What changed last year?
Our governor proposed a cap on the program, which the state legislature approved. As of July 1, 2011, no one new would be admitted to the program unless someone who was in it died or left the program or moved out of the state.
By November, the last month for which we have an official number, there were about 8,200 adults on waiting lists waiting for long-term care. That’s still a lot fewer than there are in a lot of other states, but it had grown exponentially in just a few months. Parents of students with a disability were worrying that they were looking at their children falling off a cliff when they graduated high school.
We went from having all the infrastructure we needed in place to prepare for the aging baby boomers and the expected growth in need for home care workers to putting an unnecessary halt in that preparation for the future. So it was a significant victory for the many advocates who worked tirelessly on this issue for a year and a half that we were able to overcome this roadblock and lift the caps.
Who is this “we”?
The Survival Coalition of Wisconsin Disability Organizations, which has more than 40 member organizations, was the driving force.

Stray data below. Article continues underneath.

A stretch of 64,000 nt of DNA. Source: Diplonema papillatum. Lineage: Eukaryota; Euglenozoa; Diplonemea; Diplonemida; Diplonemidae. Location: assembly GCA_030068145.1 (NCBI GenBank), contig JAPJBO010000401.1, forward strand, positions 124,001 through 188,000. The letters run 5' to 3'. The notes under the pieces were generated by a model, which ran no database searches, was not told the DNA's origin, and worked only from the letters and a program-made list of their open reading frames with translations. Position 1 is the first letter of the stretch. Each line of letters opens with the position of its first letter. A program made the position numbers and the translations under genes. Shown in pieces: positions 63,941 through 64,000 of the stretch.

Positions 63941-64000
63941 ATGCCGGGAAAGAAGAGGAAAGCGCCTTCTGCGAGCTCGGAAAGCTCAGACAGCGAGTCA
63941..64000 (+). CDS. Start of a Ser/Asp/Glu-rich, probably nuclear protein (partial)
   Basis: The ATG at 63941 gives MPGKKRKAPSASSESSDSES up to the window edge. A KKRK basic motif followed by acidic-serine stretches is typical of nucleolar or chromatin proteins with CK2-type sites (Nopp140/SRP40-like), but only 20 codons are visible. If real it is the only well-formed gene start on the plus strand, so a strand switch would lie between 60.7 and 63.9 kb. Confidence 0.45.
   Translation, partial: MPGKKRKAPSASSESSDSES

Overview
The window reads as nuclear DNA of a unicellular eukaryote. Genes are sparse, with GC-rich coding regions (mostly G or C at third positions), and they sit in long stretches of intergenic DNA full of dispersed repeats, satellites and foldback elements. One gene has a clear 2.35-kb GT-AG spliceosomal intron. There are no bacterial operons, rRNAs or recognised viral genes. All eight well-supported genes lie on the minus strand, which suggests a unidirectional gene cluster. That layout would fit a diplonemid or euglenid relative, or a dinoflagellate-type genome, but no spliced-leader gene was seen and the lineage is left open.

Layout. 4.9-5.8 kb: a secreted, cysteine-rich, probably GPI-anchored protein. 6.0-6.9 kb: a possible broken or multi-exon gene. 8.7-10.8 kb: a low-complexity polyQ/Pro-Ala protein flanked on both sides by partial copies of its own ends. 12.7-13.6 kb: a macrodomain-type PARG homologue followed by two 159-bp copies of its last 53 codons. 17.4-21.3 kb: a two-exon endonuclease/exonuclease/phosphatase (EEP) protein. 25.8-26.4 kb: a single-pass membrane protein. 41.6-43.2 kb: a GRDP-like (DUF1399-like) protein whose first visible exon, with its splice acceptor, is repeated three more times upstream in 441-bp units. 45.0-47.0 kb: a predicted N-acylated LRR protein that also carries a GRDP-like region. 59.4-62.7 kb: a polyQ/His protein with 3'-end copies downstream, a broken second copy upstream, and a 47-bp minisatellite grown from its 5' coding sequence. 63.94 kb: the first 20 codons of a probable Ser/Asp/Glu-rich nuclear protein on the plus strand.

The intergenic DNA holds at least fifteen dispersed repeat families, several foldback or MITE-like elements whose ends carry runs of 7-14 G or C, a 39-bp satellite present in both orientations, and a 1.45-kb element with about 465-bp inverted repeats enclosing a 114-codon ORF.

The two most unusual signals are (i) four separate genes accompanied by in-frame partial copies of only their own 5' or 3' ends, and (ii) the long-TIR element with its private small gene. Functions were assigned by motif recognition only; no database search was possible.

What did you do to get your message across?
We met with policymakers and communicated with people at CMS. We sent out grassroots policy alerts. We had people with disabilities contact their legislators. The Department of Health Services held public hearings and we supported people who participated in them. Our partners in the Wisconsin Board for People with Developmental Disabilities had a Take Your Legislator to Work day that was a huge success. The legislators came to work with people with DD and they talked about how Family Care or IRIS supports let them come to work and be a taxpayer. They told their legislators: “This is how much I make and how much I’m contributing as a citizen and a taxpayer, instead of relying solely on public supports.” That helped dispel all the myths the legislators were hearing about fraud or how people who don’t qualify for the program were somehow accessing it, which couldn’t be further from the truth. Also, we engaged our Wisconsin Congressional delegation on this issue and ultimately even CMS wrote a letter to Wisconsin DHS about the Family Care caps. We were working on all advocacy fronts.
What can direct care workers and care recipients in other states who are threatened by budget cuts learn from your experience?
Remember that the facts are on our side. We all know that demand for long-term care services is growing fast. If you’re advocating for home and community-based services, talk about how it’s more cost-effective to support people in their own homes, where they want to live, than in institutions. And be very sure that policymakers know what they are voting for or against. We found that many legislators who were voting on this had no idea what the programs did. So we kept it simple. We said: “These are programs that help people get up in the morning, help them get dressed and get to work.”
Have as many of the care recipients or workers who will be affected as possible visit the legislature or make phone calls or send letters. Make it personal. Talk to them about how this issue affects people’s lives, so they understand what it is that they’re voting for.